Assemble the Soup and Top with Bread and Cheese:

When it’s time to serve pre-heat the broiler. Line a baking sheet with foil and have six deep ovenproof soup bowls ready to use. Carefully ladle the soup inside each bowl leaving some space for bread and cheese and place them all onto the sheet pan. Place a couple of bread sliced on top. (You don’t need to toast the bread.) and top with plenty of cheese over each bowl. Carefully transfer the heavy sheet pan to the oven and broil just until the cheese is melted and bubbling. Serve immediately.

 

 

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Bean Broth

Bean Broth with Croutons

I used black eyes peas simply because that’s what was in my pantry. Feel free to use any kind of dried beans to make this delicious bean broth recipe and serve with croutons, parsley and Parmesan, or other garnishes that you might prefer. I used the ends of a loaf bread to make garlic croutons. It goes to show, in times of pandemic, nothing goes to waste! Inspired by the magazine Bon Appetit, this is another great one! You can watch a video of me cooking this recipe with my kids here. 

 

Bean Broth With Croutons

Serves 4 to 6 people

 

For the Black Beans:

1 pound dried black eyed beans, picked over and rinsed (but not soaked)

8 to 10 cups water

2 tablespoons extra virgin olive oil

3 to 4 cloves of garlic, peeled and whole

Kosher salt and freshly ground pepper

3 fresh bay leaves

 

For the Croutons:

2 end slices of any type of country bread

1 tablespoon olive oil

1 tablespoon unsalted butter

 

Freshly grated Parmesan cheese

Freshly chopped parsley

 

For the Beans:

Place the black beans in a pressure cooker and cover with tap water by 2 inches. (about 8 to 10 cups of water). Add the olive oil, garlic, salt and pepper and bay leaves. Lock the lid and bring to a boil. When you hear the sound of the pressure cooker in full gear, reduce the heat to medium- low (it is very important to maintain a constant gentle pressure because the pressure keeps increasing as the boiling point of the water increases). Check the beans after 20 to 25 minutes – they should be tender, showing no traces of starch, but not mushy. The water will be cloudy. Remove from the heat and set aside.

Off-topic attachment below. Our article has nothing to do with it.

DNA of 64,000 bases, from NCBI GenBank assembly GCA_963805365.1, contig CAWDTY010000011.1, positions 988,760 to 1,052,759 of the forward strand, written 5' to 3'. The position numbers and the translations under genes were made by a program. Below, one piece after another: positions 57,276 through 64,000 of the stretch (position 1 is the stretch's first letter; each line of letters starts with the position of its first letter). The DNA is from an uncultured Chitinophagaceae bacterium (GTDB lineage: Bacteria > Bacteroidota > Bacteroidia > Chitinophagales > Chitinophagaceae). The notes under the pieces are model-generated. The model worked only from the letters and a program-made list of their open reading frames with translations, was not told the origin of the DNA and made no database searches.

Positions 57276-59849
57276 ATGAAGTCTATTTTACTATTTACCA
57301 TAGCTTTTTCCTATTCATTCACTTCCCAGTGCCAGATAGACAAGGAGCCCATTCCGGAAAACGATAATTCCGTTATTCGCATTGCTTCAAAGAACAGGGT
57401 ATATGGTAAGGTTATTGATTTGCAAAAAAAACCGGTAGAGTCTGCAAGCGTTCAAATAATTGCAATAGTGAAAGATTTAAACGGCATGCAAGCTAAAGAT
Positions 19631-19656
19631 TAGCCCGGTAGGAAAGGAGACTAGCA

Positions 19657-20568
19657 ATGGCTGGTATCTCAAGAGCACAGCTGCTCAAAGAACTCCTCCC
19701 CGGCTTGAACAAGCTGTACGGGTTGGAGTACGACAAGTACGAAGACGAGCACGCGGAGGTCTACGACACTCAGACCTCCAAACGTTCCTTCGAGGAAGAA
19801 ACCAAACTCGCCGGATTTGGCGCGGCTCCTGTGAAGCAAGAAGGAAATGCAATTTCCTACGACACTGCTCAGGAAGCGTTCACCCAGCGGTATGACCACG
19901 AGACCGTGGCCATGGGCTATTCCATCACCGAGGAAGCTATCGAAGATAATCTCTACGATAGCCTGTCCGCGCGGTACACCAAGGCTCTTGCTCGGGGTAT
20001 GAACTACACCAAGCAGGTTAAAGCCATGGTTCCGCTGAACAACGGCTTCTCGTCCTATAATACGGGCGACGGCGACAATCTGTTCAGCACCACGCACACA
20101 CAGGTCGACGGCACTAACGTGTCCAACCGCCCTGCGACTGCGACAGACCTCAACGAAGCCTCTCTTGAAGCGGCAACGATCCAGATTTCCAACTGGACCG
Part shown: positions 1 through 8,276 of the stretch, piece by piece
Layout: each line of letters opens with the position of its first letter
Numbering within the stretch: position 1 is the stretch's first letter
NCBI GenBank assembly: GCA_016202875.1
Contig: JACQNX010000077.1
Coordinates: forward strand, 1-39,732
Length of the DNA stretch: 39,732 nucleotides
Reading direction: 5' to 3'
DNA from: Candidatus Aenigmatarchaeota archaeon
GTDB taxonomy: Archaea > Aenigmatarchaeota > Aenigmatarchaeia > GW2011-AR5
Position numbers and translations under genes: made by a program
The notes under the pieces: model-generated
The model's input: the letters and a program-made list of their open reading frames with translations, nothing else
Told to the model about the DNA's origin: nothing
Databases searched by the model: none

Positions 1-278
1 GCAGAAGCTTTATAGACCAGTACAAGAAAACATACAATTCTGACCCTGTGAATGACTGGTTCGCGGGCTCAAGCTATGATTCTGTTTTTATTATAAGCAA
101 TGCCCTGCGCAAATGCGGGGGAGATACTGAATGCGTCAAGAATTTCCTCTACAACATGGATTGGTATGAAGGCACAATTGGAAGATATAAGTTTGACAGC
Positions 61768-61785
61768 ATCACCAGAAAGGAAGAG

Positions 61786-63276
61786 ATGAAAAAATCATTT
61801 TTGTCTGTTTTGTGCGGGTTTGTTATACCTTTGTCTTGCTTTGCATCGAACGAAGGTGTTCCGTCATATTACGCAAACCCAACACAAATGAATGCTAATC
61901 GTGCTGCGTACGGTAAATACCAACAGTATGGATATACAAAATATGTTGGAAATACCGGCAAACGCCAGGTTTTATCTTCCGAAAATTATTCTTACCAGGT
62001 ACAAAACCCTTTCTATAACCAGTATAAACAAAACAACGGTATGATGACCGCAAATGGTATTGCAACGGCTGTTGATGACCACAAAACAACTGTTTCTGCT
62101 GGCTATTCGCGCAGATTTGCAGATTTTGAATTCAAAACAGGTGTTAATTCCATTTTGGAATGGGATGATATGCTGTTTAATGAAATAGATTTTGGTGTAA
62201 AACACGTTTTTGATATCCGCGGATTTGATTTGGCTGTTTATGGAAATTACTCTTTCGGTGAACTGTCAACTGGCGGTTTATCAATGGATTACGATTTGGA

For the Croutons:

Tear the bread into small pieces or cut them with a serrated knife. In a large saute pan over medium heat, add the oil and butter. add the bread in a single layer. the oil and butter should be bubbling lightly. Adjust the heat as necessary and keep stirring the croutons as often as you can, to make sure they turn golden evenly all around. Cook until the croutons are crisp and a beautiful golden rich golden brown on all sides, 5 to 10 minutes. Transfer to a plate lined with paper towels. Let them cool completely. Once cooled they can be stored in the refrigerator and warmed back in a hot oven for 3 minutes to crisp up again.

To assemble, pour some of the beans into bowls and garnish with croutons, parmesan and parsley.

 

I’m so happy that you visited today! Thanks for reading and browsing my site!

If you like what you read, tell your friends about it!

Contact me!

Order a copy of my cookbook Latin Superfoods!

Follow my food adventures on social media!

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And remember always,

Cook at home! Body Up! Health up! Wise up!

See you next time!

Leticia